Here are two Demo videos:
Great for hard rock and Metal. Check out this Youtube video:
Vintage British Tone, well defined highs, great mid and low mid punch, smooth bottom end.
Free Break in.
Available in 8 ohm only.
Nominal diameter 12″, 305mm
Power rating 65 watts
Chassis type Pressed steel
Voice coil form material Paper
Magnet type Ceramic
Magnet weight 35oz
Frequency range 70 – 5,000 Hz
Review from theGearpage.net member:
I received my Avatar-Fane M65 (AFM65) and loaded it up up in my one of my 2X12 Sour Mash Bluesbreaker style cabs. Talking to Dave at Avatar about the AFM65, he mentioned that he worked directly with Fane on this speaker and it’s based on a high powered greenback speaker but he put some “tweaks” into it.
My rig is as follows:
2004 Les Paul Classic with 50’s wiring and SD 59’s
1965 Gibson Melody Maker with 50’s wiring and SD Antiquity
18watt Phaez SIBLY
’67 Fender Bassman (with a Rockett Flex Drive for overdrive)
2X12 Sour Mash Bluesbreaker cab, semi open back
I’ve kept the chain very simple so I can really hear the amp and speaker(s) working as one unit. I’m a rock player by trade so this review is based on rock tone. I’m not a metal player or shredder, just simple rock n roll in the style of AC/DC, Social D, classic rock, etc. etc.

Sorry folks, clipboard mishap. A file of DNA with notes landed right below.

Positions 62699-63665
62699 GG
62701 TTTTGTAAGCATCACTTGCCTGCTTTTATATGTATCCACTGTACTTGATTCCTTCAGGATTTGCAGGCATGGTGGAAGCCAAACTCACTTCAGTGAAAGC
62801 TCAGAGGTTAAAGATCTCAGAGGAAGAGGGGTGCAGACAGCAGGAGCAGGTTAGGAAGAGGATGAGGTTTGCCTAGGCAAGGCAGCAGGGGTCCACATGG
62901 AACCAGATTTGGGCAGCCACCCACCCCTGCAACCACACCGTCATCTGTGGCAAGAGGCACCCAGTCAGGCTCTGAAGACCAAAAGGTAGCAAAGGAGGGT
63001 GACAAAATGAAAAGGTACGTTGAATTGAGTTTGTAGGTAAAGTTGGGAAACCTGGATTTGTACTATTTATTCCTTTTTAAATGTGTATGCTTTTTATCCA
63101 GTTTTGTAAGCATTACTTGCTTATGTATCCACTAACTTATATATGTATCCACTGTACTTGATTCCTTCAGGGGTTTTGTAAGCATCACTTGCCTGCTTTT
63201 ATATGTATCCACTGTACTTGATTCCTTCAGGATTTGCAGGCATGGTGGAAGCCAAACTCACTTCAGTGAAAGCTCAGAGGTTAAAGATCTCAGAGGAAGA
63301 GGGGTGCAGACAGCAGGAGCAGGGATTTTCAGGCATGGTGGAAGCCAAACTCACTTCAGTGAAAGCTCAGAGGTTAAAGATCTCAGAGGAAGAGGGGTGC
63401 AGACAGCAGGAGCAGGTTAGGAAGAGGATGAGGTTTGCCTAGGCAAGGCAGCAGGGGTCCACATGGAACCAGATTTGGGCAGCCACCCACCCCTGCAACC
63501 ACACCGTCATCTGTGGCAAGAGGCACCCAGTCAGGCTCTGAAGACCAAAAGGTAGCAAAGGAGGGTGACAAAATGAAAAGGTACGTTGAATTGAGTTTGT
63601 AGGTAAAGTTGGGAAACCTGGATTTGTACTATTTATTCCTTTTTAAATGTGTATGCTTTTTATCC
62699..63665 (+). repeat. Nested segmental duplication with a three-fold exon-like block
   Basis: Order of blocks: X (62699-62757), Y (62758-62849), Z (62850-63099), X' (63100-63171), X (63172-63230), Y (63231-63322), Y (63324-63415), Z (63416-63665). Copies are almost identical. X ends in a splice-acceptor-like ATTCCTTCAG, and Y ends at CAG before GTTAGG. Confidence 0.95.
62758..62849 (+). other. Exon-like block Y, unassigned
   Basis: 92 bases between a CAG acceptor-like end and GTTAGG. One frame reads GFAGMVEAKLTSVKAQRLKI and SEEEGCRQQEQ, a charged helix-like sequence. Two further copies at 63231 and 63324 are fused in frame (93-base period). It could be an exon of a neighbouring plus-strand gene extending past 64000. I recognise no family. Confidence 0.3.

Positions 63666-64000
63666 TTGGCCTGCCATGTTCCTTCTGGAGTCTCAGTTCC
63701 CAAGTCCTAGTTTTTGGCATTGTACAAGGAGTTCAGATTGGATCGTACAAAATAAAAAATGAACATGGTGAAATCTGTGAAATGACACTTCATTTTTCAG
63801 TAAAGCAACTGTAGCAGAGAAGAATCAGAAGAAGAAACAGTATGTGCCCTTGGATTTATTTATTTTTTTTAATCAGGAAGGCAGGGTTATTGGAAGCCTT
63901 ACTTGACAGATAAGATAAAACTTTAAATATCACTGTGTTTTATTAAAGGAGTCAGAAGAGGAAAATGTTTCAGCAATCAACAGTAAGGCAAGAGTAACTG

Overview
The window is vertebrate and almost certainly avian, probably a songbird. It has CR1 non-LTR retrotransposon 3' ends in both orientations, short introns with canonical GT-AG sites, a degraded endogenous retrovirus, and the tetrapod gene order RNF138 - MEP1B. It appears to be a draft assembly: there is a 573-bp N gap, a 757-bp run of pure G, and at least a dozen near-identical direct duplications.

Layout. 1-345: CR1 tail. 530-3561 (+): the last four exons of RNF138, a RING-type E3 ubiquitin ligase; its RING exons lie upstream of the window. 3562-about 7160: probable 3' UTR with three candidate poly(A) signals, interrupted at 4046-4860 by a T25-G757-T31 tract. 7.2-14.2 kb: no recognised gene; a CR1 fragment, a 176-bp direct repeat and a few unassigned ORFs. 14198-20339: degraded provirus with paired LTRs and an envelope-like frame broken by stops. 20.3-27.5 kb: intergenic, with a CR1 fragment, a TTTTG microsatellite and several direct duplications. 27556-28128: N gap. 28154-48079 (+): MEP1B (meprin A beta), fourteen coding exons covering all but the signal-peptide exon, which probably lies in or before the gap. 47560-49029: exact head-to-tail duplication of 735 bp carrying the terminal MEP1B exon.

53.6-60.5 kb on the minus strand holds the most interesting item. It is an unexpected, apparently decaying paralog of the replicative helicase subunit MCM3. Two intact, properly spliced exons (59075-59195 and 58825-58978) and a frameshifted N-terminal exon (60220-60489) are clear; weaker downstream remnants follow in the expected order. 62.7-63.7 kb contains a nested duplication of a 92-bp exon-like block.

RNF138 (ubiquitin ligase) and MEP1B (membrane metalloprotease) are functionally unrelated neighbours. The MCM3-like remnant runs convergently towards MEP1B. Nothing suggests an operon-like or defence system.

On it’s own, the AFM65 sounds similar to a good, old fashioned greenback. The lows are warm and soft but don’t flub out, they stay focused. The mids and low mids are rich and have this punchy quality to them that have more “oomph” than the Creamback 65’s. The high mids and highs are sweet, rounded and bell like. There’s no sharpness to the highs and as the speaker compresses, that killer crunch starts to happen when you dig in. Cleans sound very pleasing and there’s almost a piano quality to the notes, they are well rounded and ring out clear.
The biggest difference I found between the AFM65 and Creamback 65 is the overall clarity of the AFM65 is superior in every way. It’s noticeable right up front. I dialed my Phaez in to have some nice crunchy overdrive and rung out an open G chord. The notes stayed clear and defined but the crunch was perfect. The high notes rang out loud and clear and the mids were punchy but not overly aggressive. The lows stayed nice and tight but with the warmth and softness of a classic greenback. This is where the bloodline of the Fane kicks in…amazing clarity, rounded sweet highs, rich mids and very controlled bass which combined create a highly addicting crunch. It’s like “crunch crack.” The other plus is that it’s 99db SPL so it can hang with the “big boys” such as Vintage 30’s, H75’s, etc. and not get drowned out. That’s huge when it comes to mixing this speaker with others.